Hi everyone,

zimoun <zimon.touto...@gmail.com> writes:

> From my point of view, there is 2 kind of datasets:
>  a- the ones which are part of the software, e.g., used to pass the
> tests. Therefore, they are usually small, not always;
>  b- the ones which are applied to the software and somehow they are
> not in the source repository. They are big or not.

I was thinking of the second kind only.

> It does not appear to me a good idea to try to include in the store
> datasets of case b-.
> Is it not the job of data management tools ? e.g., database etc.

It depends. The frontier between data and code is not as clear as it may
seem. An example: the weights of a trained neural network can be seen as
data (a bunch of numbers), but also as code for a special-purpose
processor defined by the neural network.

Starting from that example, consider that the weights of a neural
network are not fundamentally different from fit parameters in other
scientific models. For example the positions of the atoms in a protein
structure. Using the same analogy as for the neural network, these
positions are the code for a special-purpose processor that computes
estimations for the Bragg reflections that are measured in protein
crystallography.

On the other hand, any sufficiently small dataset can be replaced by a
piece of code that defines a literal data structure. Does that turn the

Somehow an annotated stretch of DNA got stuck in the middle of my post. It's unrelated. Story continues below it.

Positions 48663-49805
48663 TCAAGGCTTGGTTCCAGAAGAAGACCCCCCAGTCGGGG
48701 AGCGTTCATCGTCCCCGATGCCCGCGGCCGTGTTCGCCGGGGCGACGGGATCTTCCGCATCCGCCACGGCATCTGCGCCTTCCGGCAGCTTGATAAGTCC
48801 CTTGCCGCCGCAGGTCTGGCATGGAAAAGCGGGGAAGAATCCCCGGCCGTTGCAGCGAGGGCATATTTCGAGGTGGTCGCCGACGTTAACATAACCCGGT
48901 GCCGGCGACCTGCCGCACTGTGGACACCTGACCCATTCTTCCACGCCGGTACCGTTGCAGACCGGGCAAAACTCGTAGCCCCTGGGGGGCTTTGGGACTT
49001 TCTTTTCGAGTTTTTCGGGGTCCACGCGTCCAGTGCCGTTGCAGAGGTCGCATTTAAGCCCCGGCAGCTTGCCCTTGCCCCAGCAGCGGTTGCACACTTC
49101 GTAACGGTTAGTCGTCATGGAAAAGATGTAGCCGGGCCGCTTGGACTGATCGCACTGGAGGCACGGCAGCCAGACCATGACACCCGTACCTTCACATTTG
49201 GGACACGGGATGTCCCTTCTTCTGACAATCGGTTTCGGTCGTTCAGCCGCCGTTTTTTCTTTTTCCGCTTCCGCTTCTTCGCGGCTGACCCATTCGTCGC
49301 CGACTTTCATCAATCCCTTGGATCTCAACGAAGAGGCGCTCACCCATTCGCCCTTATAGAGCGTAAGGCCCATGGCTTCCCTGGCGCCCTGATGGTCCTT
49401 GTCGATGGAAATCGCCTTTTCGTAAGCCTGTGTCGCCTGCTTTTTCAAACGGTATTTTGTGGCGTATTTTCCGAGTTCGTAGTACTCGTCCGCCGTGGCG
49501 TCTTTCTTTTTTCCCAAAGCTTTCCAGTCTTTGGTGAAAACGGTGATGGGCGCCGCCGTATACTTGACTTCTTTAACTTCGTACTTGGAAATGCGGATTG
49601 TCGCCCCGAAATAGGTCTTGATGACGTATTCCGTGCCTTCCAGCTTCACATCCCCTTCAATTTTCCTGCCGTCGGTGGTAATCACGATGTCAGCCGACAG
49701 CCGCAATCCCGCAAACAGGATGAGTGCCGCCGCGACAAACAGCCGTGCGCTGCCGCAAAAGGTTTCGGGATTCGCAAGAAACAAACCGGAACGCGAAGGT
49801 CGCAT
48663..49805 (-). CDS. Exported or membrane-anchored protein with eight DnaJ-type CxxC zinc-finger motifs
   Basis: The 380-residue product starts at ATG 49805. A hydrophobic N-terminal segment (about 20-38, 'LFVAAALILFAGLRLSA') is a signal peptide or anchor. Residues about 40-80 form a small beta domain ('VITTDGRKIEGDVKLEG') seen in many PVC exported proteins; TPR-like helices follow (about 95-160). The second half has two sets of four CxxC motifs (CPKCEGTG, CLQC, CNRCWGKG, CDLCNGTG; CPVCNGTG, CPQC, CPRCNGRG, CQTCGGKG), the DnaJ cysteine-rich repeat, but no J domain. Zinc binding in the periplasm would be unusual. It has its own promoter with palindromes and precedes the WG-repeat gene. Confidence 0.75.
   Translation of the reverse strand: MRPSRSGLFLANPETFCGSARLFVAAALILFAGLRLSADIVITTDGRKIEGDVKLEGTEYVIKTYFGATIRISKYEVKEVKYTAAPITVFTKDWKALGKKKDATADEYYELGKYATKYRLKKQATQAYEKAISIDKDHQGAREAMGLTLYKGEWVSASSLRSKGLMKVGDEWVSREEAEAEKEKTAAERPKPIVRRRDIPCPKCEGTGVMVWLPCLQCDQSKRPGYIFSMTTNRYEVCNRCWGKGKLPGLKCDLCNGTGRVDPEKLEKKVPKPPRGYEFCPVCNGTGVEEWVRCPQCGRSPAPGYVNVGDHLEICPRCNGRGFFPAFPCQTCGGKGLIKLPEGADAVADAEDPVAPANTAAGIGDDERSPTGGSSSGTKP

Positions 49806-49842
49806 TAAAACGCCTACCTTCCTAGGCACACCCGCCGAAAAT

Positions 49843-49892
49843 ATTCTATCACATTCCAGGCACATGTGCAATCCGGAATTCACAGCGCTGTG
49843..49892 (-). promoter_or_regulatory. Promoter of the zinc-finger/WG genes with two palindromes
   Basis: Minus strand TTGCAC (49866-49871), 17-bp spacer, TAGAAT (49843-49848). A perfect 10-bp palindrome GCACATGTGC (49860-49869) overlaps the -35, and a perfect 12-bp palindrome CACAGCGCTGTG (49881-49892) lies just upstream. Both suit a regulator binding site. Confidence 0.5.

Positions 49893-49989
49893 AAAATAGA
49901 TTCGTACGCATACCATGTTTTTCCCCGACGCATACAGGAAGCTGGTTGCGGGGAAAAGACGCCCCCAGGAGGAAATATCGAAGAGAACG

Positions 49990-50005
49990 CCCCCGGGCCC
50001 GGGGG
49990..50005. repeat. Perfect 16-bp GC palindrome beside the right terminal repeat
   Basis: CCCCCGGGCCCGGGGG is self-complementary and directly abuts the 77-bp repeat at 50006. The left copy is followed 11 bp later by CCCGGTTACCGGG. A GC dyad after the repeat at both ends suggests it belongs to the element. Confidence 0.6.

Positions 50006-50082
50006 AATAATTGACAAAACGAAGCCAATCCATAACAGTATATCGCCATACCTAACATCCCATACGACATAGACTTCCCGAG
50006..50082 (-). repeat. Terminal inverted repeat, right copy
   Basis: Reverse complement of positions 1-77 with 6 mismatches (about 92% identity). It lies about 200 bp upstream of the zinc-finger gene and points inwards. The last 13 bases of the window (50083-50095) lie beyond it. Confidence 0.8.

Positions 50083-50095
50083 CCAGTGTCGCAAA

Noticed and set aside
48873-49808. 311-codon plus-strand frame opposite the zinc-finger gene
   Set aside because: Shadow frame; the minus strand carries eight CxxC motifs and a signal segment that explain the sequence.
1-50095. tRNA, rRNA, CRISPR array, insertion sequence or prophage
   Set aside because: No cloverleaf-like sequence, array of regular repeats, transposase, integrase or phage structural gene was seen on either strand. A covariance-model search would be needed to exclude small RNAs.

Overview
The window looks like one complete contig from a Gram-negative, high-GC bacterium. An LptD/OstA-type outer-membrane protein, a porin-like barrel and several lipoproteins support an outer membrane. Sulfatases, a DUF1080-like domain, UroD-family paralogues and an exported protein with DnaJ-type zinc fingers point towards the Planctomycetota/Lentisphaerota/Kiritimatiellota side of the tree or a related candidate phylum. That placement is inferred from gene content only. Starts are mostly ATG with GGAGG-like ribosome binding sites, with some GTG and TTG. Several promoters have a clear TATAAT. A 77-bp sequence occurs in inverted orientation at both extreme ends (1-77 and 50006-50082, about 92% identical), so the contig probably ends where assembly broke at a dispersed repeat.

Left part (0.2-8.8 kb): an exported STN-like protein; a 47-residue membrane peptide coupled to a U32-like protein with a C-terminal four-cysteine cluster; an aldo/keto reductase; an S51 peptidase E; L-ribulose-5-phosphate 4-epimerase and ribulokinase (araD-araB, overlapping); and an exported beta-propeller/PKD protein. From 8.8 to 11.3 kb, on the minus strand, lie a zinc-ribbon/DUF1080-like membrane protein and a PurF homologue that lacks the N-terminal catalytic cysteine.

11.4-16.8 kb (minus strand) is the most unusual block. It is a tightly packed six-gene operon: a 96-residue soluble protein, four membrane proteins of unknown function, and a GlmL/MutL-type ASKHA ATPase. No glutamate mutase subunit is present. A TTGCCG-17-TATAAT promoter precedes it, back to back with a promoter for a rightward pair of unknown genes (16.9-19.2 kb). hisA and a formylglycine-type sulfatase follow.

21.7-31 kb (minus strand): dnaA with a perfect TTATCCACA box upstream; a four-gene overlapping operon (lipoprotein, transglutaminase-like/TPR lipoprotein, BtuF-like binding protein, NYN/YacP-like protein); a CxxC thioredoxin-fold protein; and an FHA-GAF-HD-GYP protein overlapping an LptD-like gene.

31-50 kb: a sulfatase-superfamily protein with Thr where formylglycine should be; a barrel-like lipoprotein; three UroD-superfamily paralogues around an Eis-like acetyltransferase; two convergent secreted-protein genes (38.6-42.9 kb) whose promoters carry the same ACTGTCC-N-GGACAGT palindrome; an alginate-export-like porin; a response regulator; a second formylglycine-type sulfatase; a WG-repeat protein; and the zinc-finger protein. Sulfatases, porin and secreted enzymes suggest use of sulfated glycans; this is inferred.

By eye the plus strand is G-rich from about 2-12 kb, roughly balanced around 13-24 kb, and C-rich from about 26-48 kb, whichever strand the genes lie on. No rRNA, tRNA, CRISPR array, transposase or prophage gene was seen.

data into code or not?

My point is that trying to define a distinction between data and code is
always arbitrary and rarely of practical interest. I prefer to take a
pragmatic stance and ask the question: what are the advantages and
problems associated with managing some piece of data in the store? And I
suspect that exploring this question for a couple of applications will
lead to new ways to profit from the store.

However, distribution of data is an entirely different question from
managing data on a single machine. I have no idea how well suited the
store is for distributing data (Hydra does exactly that, right?), so
I'll happily listen to the Guix experts.

> It appear to me as a complement of these points ---and personnally, I
> learn some points about the design of GWL--- with this thread:
> https://lists.gnu.org/archive/html/guix-devel/2016-05/msg00380.html

Thanks for the pointer!

>> It would be nice if big datasets could conceptually be handled in the same
>> way while being stored elsewhere - a bit like git-annex does for git. And
>> for parallel computing, we could have special build daemons.
>
> Hum? the point is to add data management a la git-annex to GWL ? Is it ?

At least consider it - I don't know where that will lead.


Amirouche Boubekki <amirouche.boube...@gmail.com> writes:

>> For big datasets, some other mechanism is required.
>
> Big as in bigger than ram?

Bigger that one is willing to handle as files that are copied between
machines for distribution. For me, personally and at this moment in
time, that's somewhere between 1 GB and 10 GB.

> What I was thinking about, is use guix to distribute data packages
> just like we distribute softwares from pypi. The advantage of using
> guix seems obvious, but apparantly it's not desirable or possible and
> I don't understand why.

I think there are two questions:
 1. Can guix and its current infrastructure be used for data
 distribution?
 2. Can a yet-to-be-designed data distribution infrastructure
 use the guix store as its storage backend?

My understanding from Ludo's comment is that 1) may not be a good idea,
but that still leaves 2) as a topic for exploration.

> And for parallel computing, we could have special build daemons.
>
> That's where OWL comes in?

Exactly.

Konrad.

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